Is teaching ESOL to adults more challenging than with students in the United States?
I'm 28 and returning to college to get certified to teach English to speakers of other languages (TESOL). I think it's important to get feedback from someone with experience in this field because I would like to be a successful teacher! #teaching #teacher #bilingual-teacher #esol #tesol
I have some experience teaching ESL to both Children and Adults. Not surprisingly, both have their challenges. In classrooms with children you'll be dealing more with classroom management problems and making sure that the children are actively engaged and learning. You may experience behavioral issues especially from students that are placed in the class by their parents or who are in the class but are not very interested in taking the course. You might also experience behavioral issues and pretty much anything else you can imagine about dealing with children on a daily basis. Children in general have an easier time learning languages because they are not tied down to years of speaking their first language and the rules associated with it, they tend to be able to pick up new languages and concepts much faster.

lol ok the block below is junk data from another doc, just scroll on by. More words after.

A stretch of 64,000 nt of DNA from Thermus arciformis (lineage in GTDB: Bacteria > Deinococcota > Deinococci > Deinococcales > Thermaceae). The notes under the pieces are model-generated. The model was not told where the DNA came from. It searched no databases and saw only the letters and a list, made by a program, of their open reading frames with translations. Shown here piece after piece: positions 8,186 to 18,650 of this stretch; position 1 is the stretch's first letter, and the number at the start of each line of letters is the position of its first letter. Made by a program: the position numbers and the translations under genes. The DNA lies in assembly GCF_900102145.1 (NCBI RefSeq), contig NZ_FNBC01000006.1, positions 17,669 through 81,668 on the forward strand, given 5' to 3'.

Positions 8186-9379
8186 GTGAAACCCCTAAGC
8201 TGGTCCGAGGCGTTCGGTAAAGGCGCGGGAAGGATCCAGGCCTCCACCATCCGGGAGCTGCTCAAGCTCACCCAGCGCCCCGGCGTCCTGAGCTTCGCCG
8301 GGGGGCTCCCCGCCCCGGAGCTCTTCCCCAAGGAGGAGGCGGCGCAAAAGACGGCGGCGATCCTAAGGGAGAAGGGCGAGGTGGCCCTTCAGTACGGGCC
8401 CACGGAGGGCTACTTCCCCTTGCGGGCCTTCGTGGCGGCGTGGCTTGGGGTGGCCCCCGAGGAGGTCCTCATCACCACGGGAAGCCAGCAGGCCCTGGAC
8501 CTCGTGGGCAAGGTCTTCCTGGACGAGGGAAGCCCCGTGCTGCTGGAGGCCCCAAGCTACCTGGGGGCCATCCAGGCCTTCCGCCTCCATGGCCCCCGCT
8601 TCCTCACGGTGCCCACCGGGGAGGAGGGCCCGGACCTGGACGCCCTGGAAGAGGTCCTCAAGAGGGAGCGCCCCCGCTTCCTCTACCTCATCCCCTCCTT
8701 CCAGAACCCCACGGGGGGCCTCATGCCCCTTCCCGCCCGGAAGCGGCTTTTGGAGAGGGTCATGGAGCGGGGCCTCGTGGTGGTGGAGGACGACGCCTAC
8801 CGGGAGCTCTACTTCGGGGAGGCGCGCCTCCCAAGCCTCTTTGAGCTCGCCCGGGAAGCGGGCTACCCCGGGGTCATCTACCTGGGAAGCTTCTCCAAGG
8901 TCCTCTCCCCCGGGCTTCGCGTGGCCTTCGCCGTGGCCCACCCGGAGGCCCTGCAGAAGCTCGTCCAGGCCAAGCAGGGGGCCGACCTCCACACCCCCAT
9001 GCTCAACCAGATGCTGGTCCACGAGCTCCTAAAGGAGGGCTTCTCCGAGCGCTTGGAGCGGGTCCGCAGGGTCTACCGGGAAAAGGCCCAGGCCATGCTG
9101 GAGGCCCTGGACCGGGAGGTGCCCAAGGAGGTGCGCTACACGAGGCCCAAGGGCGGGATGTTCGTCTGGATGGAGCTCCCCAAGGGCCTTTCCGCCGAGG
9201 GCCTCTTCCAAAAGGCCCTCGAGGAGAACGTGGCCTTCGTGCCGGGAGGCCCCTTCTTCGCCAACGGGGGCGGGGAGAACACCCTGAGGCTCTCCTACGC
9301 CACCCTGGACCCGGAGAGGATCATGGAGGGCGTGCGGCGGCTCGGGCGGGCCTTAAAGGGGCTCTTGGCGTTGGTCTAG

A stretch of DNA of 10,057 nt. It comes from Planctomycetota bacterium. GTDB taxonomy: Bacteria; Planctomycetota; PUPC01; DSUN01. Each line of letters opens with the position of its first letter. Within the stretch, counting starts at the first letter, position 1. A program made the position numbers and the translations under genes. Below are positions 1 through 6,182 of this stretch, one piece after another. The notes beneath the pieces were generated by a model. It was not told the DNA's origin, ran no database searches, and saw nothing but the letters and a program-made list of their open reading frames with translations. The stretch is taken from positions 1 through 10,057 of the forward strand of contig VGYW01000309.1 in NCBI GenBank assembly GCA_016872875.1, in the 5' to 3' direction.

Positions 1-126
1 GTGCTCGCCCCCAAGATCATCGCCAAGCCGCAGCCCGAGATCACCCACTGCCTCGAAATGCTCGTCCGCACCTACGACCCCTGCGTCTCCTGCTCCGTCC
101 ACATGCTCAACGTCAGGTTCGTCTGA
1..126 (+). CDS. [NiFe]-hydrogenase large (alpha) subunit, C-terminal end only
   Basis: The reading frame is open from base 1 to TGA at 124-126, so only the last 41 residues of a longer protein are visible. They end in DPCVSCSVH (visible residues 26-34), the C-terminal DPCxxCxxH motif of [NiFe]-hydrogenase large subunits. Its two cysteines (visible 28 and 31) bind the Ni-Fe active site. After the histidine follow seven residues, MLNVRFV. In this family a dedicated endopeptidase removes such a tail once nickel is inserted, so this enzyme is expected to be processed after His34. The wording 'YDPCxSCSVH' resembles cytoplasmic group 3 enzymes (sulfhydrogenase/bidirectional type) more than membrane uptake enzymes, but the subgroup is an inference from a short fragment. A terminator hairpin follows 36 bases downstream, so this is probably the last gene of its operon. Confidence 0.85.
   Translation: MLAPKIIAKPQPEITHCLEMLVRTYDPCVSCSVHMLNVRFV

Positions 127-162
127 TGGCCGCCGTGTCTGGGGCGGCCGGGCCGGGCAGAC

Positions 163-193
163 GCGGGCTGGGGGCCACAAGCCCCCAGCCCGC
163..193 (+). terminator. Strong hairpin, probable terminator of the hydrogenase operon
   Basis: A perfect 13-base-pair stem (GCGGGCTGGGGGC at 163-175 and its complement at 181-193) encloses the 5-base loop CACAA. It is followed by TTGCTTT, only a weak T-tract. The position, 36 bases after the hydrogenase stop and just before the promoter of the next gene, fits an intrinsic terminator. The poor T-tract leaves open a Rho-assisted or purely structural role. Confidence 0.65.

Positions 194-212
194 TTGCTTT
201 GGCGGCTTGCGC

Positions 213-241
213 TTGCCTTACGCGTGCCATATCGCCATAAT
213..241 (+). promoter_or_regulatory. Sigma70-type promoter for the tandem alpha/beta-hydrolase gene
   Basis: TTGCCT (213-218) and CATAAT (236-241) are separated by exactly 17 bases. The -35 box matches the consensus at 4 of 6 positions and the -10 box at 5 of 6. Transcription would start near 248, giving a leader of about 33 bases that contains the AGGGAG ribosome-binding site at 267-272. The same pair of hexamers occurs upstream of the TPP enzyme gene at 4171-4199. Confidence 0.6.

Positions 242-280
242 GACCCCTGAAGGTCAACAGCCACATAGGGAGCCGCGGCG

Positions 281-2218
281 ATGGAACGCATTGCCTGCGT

Adults on the other hand tend to be more dedicated to the course as they are choosing to be there of their own accord. Many are taking English classes to be able to integrate more into society or to improve their job prospects. Adults tend to have a harder time with new languages as they will confuse their target language with their first language and the structures that their brain has built around their original language are harder to break.
That being said, both are equally rewarding. You should ask yourself if you are comfortable working with children or managing a classroom full of children.
Deidre Mercedes Watson
Deidre Mercedes’s Answer
One way to find out which target population you would be more comfortable with is to volunteer with an ESL program to see which group is a better fit for you. There are Afterschool programs that target ELL students and nonprofit organizations that offer ESL tutoring to adults. Teaching young children is rewarding in that they are receptive and enthusiastic. The older the children the more you get into issues of behavior, motivation and so on but it can still be worth your while because they I find that students from overseas tend to have more respect for teachers than American students. Teaching adults does have its set of challenges. While adults are highly motivated, there may be issues with attendance that comes with job changes or moving away, and also due to family obligations. Also there are cultural issues that you have to be aware of when teaching adult ESL classes. In addition, many English Language Learners, whether children or adults come with issues of trauma and we have to bear that in mind as well as it may interfere with their learning. All in all, no matter which group you eventually choose to teach, you will gain a strong sense of fulfillment, knowing your work has far reaching effect in improving the lives of others.